By Dr. Laura Hady
As the end of 2023 draws near, I would like to celebrate some gifts of joy in the pet world that have made our pets and their people healthier this year. Some are public and some are very near and dear to my heart. They include research and new products, and some are just stories.
- The Dog Aging Project started as a research study in 2013, with the goal of looking for environmental and intrinsic factors that make certain dogs live longer than others. The project has found that pups with a strong social network, including relationships with owners, their children, and other dogs and pets tend to live longer. This component of animal care played a five times larger role than financial factors – a conclusion that correlates with the finding that strong social support systems have a positive influence on human health, too.
- More veterinarians in training to strengthen our profession. You may have noticed the shortage of working veterinarians, especially after the COVID pandemic. It is estimated that there will be a nationwide shortage of 15,000 veterinarians by 2030. To combat this, veterinary schools have increased the number of seats open to incoming students. Both Arizona and Texas have opened additional veterinary schools catering to those students who want to enter general practice. Many of these students have a majority of their clinical rotations shadowing veterinarians in their communities. The American Veterinary Medical Association has announced that 11 new veterinary schools in underserved states are seeking approval and accreditation to ease the burden on the 33 existing veterinary schools. I am thankful that we will have many more colleagues helping to serve our beloved patients and clients.
- Chihuahuas galore. While the year started with a terrible van accident near Vaughn, N.M., involving 65 Chihuahuas, this story had a happy ending. Various rescue groups and fosters took in the dogs, almost all of which were successfully adopted by members of the community. People drove from Colorado, Arizona, and throughout New Mexico to meet and adopt them after they were fully vetted, spayed/neutered, heartworm tested, vaccinated, and microchipped.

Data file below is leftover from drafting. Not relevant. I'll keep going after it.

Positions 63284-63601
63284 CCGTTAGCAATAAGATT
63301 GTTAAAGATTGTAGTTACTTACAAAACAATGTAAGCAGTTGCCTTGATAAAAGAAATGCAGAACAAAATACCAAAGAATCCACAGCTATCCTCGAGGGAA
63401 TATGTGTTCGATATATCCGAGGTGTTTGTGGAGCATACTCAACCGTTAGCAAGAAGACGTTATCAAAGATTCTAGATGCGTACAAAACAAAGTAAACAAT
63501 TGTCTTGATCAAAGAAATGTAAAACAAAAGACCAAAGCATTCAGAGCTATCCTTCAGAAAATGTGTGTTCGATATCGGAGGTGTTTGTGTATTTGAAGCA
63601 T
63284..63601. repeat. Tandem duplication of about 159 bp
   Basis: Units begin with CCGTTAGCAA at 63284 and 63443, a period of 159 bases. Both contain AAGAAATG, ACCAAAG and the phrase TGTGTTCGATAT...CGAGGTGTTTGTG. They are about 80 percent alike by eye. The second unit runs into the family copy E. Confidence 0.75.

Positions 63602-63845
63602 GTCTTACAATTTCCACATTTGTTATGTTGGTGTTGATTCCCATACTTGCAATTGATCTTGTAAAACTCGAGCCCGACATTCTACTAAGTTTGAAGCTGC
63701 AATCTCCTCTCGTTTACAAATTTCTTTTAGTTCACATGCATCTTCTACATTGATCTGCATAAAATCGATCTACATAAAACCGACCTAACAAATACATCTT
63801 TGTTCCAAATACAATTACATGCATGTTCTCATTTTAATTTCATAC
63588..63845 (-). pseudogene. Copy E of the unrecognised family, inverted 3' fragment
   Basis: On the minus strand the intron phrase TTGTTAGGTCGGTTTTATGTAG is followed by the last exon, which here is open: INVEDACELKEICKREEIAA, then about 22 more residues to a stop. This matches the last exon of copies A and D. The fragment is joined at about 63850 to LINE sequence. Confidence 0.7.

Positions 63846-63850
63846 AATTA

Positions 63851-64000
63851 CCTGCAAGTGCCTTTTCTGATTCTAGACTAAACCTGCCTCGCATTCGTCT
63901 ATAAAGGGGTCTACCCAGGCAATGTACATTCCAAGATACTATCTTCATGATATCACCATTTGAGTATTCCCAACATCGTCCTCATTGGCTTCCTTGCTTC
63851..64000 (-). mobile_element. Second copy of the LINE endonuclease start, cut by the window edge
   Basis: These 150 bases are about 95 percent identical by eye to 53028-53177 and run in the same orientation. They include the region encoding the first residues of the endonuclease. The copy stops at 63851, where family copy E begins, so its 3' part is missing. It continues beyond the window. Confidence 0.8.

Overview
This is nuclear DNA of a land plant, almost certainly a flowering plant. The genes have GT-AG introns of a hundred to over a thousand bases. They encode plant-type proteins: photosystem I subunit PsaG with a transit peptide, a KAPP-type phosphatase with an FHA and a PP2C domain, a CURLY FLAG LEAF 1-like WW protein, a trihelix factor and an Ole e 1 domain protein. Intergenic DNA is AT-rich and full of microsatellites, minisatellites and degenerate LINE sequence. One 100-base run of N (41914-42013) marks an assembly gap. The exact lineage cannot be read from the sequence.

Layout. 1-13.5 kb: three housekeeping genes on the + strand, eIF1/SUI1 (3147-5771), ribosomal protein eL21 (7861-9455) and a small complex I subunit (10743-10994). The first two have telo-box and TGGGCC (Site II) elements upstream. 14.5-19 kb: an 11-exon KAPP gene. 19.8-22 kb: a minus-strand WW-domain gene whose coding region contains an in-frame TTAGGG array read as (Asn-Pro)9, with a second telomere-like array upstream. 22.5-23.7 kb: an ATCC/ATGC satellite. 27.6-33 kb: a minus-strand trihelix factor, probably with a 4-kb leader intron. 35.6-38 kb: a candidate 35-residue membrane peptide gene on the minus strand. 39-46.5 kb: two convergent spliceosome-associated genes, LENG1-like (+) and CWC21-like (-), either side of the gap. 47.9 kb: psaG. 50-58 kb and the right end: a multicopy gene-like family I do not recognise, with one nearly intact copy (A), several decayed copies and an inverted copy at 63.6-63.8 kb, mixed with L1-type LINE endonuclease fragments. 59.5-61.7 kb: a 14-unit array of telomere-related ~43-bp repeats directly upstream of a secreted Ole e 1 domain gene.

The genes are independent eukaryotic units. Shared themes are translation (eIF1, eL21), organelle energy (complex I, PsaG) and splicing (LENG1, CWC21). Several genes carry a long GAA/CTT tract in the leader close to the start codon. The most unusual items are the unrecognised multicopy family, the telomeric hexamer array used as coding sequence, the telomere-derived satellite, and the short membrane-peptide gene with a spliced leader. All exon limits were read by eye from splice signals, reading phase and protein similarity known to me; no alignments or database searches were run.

- New Mexico’s fame in the dog agility world. This year the New Mexico Dog Agility Group had 22 teams of owners and various breeds of agility dogs attending the American Kennel Club National Agility Championship. Among them was Animal Humane New Mexico’s lead agility trainer Kim Terrill and her border collie Vim coming in second place for the 20-inch-tall dogs. Animal Humane New Mexico, a nonprofit shelter in Albuquerque, provides the opportunity for many adopted dogs to participate in basic obedience and agility training classes taught by experienced trainers on its campus training fields. The human-canine relationships that are strengthened in these classes provide not only exercise for everyone involved, but also a decreased chance that the dogs will be returned to the facility for behavioral reasons.
- New enrichment strategies for cats in shelters. We know that dogs in shelters and sanctuaries often get walked, played with, and brushed by volunteers for exercise and enrichment. Cats, too, need similar types of enrichment activities to keep them happy and healthy. Animal Humane New Mexico often provides tunnels, nesting beds for cats, rolled up paper, pine cones, and boxes containing empty toilet paper rolls standing up as a hiding place for food. Some shelters provide a second level in cat cages to help separate the animals’ litter boxes from their food/water and beds. Ask your local rescue what toys or beds are appropriate for the housing situation and donate items based upon the wish list on its website.